I looked out the window just now and the snow was coming down in astonishing thick flakes. It really shows up against the wall of the shop.
We’ve also had some moose hanging around the last few days. You can see SEVEN at once in this astonishing video taken by my husband as he was trying to get to work a couple of days ago!
The one that’s been mainly hanging around the yard lately is a yearling calf. It was out there again today.
The lovely pink light above is the sunshine on the hill opposite our house. You can see the shadow of the opposite hill where the color transitions to white. This is as close as the sun gets to us right now … but now the shadow will begin creeping down the hill as the sun rises a little earlier and gets a little higher each day, until we’ll start getting sunlight on our house around Feb. 7-8 or so.
The world ushered in the Solstice with a snowstorm over the weekend. I wandered out yesterday and took some pictures of the snow-covered world.
They’re forecasting another storm system to move in soon and dump more snow, so Orion plowed last night.
I walked up to the highway to get the mail today and found moose tracks all over the freshly plowed driveway. There’s been a moose hanging around for the last couple of weeks—we haven’t actually seen it, but it browses around the driveway most nights, based on the tracks—but I think these may have been two different sets. There were the usual single-adult-moose tracks near the house, but the tracks of an adult and a calf up near the road.
At least it’s a bit warmer that it was. It was -30F a week ago, but the last few days have been much milder. There are still a lot of long cold days ahead of us, but we hung on until the darkest night, so now the sun will start coming back.
On a less wintry note, I leave you with another of last night’s pictures—of the tiny horse herd that lives on my studio windowsill.
Let the cardening begin! I got three cards in the latest batch of mail, so I dismantled my fall table display and established a holiday card display in its place.
Taking down the fall table display meant disposing of the gourds from this year’s garden that were too underripe or over-aged to eat. Orion talked me into letting him throw them off the deck, which we decided was the ceremonial new year Tossing of the Gourds, and if your gourds go far, you get a nice year! They went far. Then I immediately had second thoughts, visualizing our property as Ground Zero of the 2022-30 Interior Alaska Invasive Pumpkin Infestation, and promptly went and found them again.
I put them at the bottom of the bird feeder instead, to see what comes to eat them.
Also, we’ve gotten several inches of light, fluffy snow lately. I put up my outdoor ornaments just a few days ago (these are just indoor ornaments that I hang in the trees every year – I’ve done it ever since Ellen Million Graphics found that someone had done it around where she lives a few years ago) and they look very fresh and seasonal.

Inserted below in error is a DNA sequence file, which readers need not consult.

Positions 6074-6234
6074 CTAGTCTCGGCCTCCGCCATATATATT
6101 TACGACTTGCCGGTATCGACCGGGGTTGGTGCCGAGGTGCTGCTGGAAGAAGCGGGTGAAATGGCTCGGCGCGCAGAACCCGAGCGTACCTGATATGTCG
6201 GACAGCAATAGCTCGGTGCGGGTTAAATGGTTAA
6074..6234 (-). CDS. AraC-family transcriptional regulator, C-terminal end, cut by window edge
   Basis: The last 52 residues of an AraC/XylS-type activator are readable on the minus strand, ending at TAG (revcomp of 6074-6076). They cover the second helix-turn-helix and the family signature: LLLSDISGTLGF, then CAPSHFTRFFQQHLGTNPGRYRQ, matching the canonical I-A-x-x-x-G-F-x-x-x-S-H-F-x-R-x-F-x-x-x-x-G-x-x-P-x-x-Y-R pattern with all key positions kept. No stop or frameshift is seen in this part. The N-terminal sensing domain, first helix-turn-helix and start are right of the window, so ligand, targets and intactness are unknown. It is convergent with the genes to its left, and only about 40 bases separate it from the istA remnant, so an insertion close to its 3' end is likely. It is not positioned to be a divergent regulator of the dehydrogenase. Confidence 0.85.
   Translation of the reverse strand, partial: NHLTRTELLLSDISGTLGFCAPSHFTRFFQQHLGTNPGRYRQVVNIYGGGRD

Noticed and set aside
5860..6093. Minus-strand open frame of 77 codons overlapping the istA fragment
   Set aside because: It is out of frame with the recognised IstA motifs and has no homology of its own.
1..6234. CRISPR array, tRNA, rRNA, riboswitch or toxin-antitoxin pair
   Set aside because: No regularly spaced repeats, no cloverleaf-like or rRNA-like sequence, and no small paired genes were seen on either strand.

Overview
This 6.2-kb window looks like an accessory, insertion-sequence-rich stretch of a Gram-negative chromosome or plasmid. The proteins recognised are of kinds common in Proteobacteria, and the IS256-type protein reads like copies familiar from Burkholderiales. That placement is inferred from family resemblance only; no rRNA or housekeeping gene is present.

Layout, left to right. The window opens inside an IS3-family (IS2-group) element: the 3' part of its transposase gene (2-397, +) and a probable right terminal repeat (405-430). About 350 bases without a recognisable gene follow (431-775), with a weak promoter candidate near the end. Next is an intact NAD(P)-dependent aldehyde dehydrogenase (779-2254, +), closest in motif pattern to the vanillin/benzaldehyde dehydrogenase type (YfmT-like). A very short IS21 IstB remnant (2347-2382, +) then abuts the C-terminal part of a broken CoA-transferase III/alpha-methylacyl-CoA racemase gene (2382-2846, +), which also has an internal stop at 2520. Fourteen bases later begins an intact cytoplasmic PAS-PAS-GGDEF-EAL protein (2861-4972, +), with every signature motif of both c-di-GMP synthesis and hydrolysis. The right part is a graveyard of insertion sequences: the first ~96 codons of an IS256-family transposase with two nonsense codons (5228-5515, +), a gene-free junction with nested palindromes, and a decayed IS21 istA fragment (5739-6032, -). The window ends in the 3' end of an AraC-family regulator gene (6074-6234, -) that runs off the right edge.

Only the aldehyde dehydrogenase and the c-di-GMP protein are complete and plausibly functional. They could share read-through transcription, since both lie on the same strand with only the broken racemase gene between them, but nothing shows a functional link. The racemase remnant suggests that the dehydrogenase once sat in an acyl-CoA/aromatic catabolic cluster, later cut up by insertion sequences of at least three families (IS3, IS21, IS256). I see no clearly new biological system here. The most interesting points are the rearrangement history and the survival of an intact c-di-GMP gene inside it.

Wild Island Horses by Liz Harman – Contemporary beach romance. (Update: this book is not currently available for sale. Please stay tuned for a future re-release.)
Meanwhile, it’s the height of summer in Alaska, with brilliant sunshine, 85F heat, and a glorious abundance of plant and animal life.
Watching the beavers at the nearby creek build their dam has been one of our most enjoyable activities this summer. We learned that beavers make noises to each other, and got to watch some juvenile beavers grow up! We do have some worries that at least some of them may have fallen victim to predators or trapping, especially since we hadn’t seen any around for a couple of weeks, but there were two out working on the dam today, so maybe they’ve just been working on dam-building upstream or something.
Other summer animal-life highlights include what I can only describe as woodpecker pecking school – with a flock of newly fledged woodpeckers practicing their pecking on the log walls of our house, including pecking so hard they kept falling off – and various other wildlife including porcupines and the first gopher I’ve ever seen here.
We’ve also enjoyed the summer’s lush wildflowers. We’re almost out of the height of wildflower season now; it’s mostly just fireweed at this point, but it’s one of my favorites.
We’re starting to get into the winding down of summer now. In a month it’ll be autumn already.
Yesterday I got the greenhouse cleaned up and ready for planting!
There are already some corn plants that I got at the farmer’s market yesterday. We’re supposed to have rainy weather this weekend, so it’ll be good for transplanting and I think I’m going to try to get some more plants in.
Normally Memorial Day/the end of May is the approximate “safely past the frost” date for planting outside, but I think we’re good for this year and I’d at least like to get some salad stuff in this weekend.
I also tried taking some pictures of the beavers a couple of evenings ago, when they were out and about in the creek, but my camera kept focusing on the brush so all I got was some blurry vaguely Bigfoot-like beaver cryptid images. This is probably the one that came out most recognizable.